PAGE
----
The Farm Bill passed and hemp is legal, right? Not quite. Here’s what’s next.

By Bart Taylor | Jan 27, 2019

If you're following the cannabis business, you know the 2018 Farm Bill creates an open and legal marketplace for hemp and hemp-derived products like CBD. Farmers can grow hemp, manufacturers can refine the crop into any number of new products, and cannabis businesses can act like real companies. They can operate between states, bank, borrow, insure, invest, and develop brands like any other business.

Just not yet. The Farm Bill requires each state to submit a plan to the USDA for approval signaling, among others, that its ready and capable to implement the new regulatory framework spelled out the legislation. Colorado, California, Oregon, Washington -- none have yet submitted their plan, in part because the USDA hasn't given the states much guidance.

For now, it's business as usual, according to Duane Sinning, division director for the Division of Plant Industry at the Colorado Department of Agriculture.

"Colorado continues to operate under the current plan, the ‘old rules,'" explains Sinning, even as work has begun on the USDA submittal. "We've been in discussions about testing protocols and other details in the Farm Bill."

Sinning says he is confident the state will lead, and not follow, throughout the process. "Our deliberative approach to the development of a regulatory environment has been successful and a model for other states, in part because we’ve utilized our Industrial Hemp Advisory Committee and input from our various stakeholders. And already discussions are happening between states so conflict doesn't develop," he adds.

As for a timeline, much will depend on the feds. "Without any guidance, everybody is kind of operating in the dark," Sinning says. "But I'd guess states will be submitting plans this summer and fall, including us. Depending on the statutory requirements, some legislatures won't convene until the follow year, so it may be a year from this summer before the new rules are in place."

Among the new regs that Sinning and others will be dealing with (thanks to Hemp Industry Daily):

  • THC testing procedures, including inspections done at least annually, as hemp must contain no more than 0.3 percent THC on a dry-weight basis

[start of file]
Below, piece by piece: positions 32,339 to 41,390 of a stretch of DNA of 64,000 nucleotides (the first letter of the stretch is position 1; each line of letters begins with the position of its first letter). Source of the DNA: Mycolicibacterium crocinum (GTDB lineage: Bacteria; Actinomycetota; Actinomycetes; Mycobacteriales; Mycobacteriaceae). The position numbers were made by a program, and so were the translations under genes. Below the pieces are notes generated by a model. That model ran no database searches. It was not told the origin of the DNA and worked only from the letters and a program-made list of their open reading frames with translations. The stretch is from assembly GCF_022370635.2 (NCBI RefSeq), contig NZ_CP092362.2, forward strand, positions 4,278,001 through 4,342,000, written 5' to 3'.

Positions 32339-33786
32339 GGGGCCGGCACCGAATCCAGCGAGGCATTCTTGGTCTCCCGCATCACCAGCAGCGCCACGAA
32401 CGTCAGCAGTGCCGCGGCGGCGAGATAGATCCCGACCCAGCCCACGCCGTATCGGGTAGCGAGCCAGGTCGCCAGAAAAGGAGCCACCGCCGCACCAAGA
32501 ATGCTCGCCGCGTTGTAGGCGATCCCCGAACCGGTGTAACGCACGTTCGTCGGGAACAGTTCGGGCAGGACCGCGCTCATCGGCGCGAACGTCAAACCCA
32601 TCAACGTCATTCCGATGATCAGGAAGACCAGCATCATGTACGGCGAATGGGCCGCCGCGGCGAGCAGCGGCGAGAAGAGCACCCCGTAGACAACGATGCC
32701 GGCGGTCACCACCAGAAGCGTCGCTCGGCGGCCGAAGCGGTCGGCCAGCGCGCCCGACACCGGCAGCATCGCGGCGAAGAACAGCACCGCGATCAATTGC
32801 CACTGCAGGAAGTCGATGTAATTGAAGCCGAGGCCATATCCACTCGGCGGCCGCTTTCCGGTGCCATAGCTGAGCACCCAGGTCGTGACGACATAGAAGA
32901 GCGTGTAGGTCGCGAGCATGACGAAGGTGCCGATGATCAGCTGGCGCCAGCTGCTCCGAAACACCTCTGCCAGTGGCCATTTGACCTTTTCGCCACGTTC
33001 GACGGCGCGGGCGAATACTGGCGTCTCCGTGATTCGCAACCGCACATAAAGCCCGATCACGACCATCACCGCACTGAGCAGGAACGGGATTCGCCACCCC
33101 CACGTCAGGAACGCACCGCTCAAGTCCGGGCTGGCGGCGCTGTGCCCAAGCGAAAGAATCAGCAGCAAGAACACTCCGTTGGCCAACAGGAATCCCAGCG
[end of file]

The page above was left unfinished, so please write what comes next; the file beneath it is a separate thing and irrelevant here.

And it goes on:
• Bookkeeping procedures to keep track of land approved for hemp cultivation
  • Plans for "effective disposal" of hemp plants with too much THC

"We hope we’re not in the business of fingerprinting senior property owners," Sinning jokes, as new rules to track land and crop use take effect.

Still, the game has changed. As Sinning surmises, hemp "is now just another agricultural crop." And U.S. farmers are really good at growing things. Product development will explode, not only in CBD but also in other consumer markets that turn to hemp. We'll see the end-to-end professionalization of the hemp supply chain, from farming to manufacturing to logistics and brand development.

And service. Cannabis companies have been able to work around the lack of banking, of insurance, of capital, of the expertise that resides in companies on the sidelines. But with a clear path to a legal marketplace, more service companies will be arriving on the scene, with increasingly capable offerings.

But until the USDA approves Colorado's plan, and other states, a company's brand and reputation may pivot on how well-informed, or well-intentioned, local authorities are. The landscape is still confusing. Hemp and marijuana are both cannabis, but only one will be federally legal in the coming months. Sinning says Colorado officials are busy providing as much information as they can, like "giving law enforcement information on the location of particular crops," to help avoid uncomfortable confrontations. Dustups that might result in the kind of bad press that so many companies have been intent on avoiding.

We’ll provide updates to help inform industry and service along the way.

Bart Taylor is publisher of CompanyWeek. Reach him at